Bell newsgroup about wanting to see a picture of the board you found?

    William
     
    William R. Walsh, Jan 6, 2009
    #5
  6. mayade21

    Daddy Guest

    I have one word to say about recovery disks and recovery partitions: FEH!

    Daddy
     
    Daddy, Jan 6, 2009
    #6
  7. mayade21

    S.Lewis Guest



    The only thing I'll add is that I've needed them on some rare and necessary
    occasions and was glad to have the option.

    Beyond those exceptions, I'd certainly agree.
     
    S.Lewis, Jan 6, 2009
    #7
  8. mayade21

    Ben Myers Guest

    William,

    I've got some catching up to do after an extremely busy week last week
    (pent up demand after our siege of ice storm followed by 2 snow storms)
    and dealing with a KOREAN(!) Windows 98 computer that won't boot but has
    a lot of very expensive dongle-activated software on it. And the owner
    probably does not have the diskettes or CD or whatever for the expensive
    software. And you can't install US Windows 98 over a KOREAN Windows
    98... Ben Myers
     
    Ben Myers, Jan 6, 2009
    #8
  9. mayade21

    Ben Myers Guest

    As far as I am concerned, CDBurnerXP is perhaps easier to use than the
    not-fully-featured Nero that comes with a Dell box. It is also free,
    free, free. There are also several functional freeware DVD players...
    Ben Myers
     
    Ben Myers, Jan 6, 2009
    #9
  10. mayade21

    S.Lewis Guest



    "That's gonna be an UPcharge, sir. Or, we could just replace the machine."
    g
     
    S.Lewis, Jan 7, 2009
    #10
  11. Hi!
    Fun. Probably isn't the word.

    I came into a cute little Samsung SENS subnotebook that the owner of a
    restaurant gave me in exchange for some RAM. It even came with a working
    battery...and a Korean copy of Windows Me. Strangely enough, while the OS
    was localized in Korean, the system itself (BIOS setup tool, keyboard) would
    appear to be the perfect en-US speaker.

    That isn't so odd until you consider that this particular SENS notebook was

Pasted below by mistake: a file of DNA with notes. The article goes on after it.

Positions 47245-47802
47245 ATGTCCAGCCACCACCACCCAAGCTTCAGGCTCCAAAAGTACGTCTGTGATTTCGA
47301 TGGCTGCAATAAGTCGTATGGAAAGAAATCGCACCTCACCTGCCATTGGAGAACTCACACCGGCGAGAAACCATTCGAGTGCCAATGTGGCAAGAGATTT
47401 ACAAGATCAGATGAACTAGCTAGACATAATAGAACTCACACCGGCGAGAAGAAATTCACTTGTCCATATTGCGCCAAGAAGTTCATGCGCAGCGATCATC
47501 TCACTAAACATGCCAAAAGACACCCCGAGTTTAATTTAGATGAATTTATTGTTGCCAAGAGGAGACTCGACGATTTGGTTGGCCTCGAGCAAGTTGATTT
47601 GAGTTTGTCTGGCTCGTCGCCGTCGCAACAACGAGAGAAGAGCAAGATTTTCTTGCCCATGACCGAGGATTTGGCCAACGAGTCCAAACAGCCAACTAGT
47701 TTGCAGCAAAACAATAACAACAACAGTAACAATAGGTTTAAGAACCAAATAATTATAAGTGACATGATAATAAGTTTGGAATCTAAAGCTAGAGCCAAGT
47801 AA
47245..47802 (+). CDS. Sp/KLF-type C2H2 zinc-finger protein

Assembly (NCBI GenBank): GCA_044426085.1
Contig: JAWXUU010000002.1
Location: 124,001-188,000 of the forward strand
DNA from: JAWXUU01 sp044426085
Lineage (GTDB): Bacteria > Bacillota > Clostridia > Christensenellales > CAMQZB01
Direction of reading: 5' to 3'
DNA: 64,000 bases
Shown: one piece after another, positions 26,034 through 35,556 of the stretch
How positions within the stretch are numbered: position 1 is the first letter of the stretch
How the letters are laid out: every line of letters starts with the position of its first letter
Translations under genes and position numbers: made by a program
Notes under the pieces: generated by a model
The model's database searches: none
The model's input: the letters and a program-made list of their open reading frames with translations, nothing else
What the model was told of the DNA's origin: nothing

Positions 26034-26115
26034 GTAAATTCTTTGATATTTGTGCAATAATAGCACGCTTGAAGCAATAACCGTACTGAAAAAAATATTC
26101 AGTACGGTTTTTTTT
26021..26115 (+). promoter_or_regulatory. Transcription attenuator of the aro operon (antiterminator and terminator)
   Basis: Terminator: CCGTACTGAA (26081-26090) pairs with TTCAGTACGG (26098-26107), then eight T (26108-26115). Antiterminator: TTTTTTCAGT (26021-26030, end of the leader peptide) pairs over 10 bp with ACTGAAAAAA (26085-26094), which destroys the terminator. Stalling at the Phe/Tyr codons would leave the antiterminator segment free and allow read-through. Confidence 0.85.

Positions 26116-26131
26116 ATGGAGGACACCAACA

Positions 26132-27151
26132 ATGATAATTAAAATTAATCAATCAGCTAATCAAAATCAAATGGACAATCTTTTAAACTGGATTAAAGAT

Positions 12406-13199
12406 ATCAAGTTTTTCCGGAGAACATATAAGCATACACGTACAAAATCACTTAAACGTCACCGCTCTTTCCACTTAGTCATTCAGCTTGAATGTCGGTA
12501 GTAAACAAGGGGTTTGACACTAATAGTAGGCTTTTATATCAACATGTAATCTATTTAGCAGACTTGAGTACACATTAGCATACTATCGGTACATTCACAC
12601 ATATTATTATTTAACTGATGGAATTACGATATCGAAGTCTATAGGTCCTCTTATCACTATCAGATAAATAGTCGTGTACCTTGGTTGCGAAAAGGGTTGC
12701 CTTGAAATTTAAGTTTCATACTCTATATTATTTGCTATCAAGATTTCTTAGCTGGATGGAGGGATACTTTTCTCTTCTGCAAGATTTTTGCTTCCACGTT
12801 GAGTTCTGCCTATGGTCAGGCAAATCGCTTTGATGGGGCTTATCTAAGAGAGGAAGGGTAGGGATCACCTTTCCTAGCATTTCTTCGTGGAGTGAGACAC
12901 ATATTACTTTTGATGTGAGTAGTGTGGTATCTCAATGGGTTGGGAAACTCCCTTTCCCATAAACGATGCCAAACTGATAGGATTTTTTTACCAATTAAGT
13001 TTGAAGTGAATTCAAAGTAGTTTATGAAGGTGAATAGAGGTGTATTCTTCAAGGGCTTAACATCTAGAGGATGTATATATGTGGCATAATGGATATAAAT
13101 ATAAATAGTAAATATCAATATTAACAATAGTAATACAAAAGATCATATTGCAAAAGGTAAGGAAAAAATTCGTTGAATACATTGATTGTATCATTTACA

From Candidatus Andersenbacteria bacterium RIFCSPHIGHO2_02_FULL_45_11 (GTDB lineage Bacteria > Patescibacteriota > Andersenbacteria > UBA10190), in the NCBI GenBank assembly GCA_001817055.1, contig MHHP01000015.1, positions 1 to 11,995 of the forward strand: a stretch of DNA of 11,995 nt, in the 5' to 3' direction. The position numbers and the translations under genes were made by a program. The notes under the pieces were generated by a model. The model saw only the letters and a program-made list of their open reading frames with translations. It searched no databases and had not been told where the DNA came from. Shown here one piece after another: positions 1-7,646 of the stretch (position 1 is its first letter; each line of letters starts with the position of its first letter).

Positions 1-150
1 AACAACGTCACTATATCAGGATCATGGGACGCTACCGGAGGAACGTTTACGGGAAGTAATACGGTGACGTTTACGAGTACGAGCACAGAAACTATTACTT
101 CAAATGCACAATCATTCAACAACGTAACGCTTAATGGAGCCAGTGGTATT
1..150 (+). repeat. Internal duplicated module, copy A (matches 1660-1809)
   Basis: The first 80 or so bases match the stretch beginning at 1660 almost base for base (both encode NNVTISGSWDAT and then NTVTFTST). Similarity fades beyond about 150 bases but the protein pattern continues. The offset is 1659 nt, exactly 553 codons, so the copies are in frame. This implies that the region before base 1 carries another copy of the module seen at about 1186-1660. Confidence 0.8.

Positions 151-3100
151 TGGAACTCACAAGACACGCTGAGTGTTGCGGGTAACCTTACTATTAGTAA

*only* sold in Korea. What little info I've found is all in Korean. I should
    really make a web page about it, because I can't be the only english speaker
    that's got one. I think.

    William
     
    William R. Walsh, Jan 7, 2009
    #11
  12. What free DVD software would you recommend, as I am getting ready to
    reformat myself.
     
    John Novicki Jr, Jan 7, 2009
    #12
  13. mayade21

    Tony Harding Guest

    Does this mean a trip to Seoul, Ben? <g>
     
    Tony Harding, Jan 10, 2009
    #13
  14. mayade21

    Ben Myers Guest

    I don't have any Seoul brothers. ;>)

    I gave up, because the owner has neither a Korean Windows 98 CD nor the
    CD or floppys(???) for the very expensive dongle-activated software.
    There is only so much that one can try to do with an old now-obsolete
    operating system. Client will pay for my time, even though without
    success. Or victory, in very concrete terms.

    If the version was Windows 98 Mandarin or Japanese, my son could help.
    If he was here in the country right now... Ben Myers
     
    Ben Myers, Jan 10, 2009
    #14
    1. Advertisements

Ask a Question

Want to reply to this thread or ask your own question?

You'll need to choose a username for the site, which only take a couple of moments (here). After that, you can post your question and our members will help you out.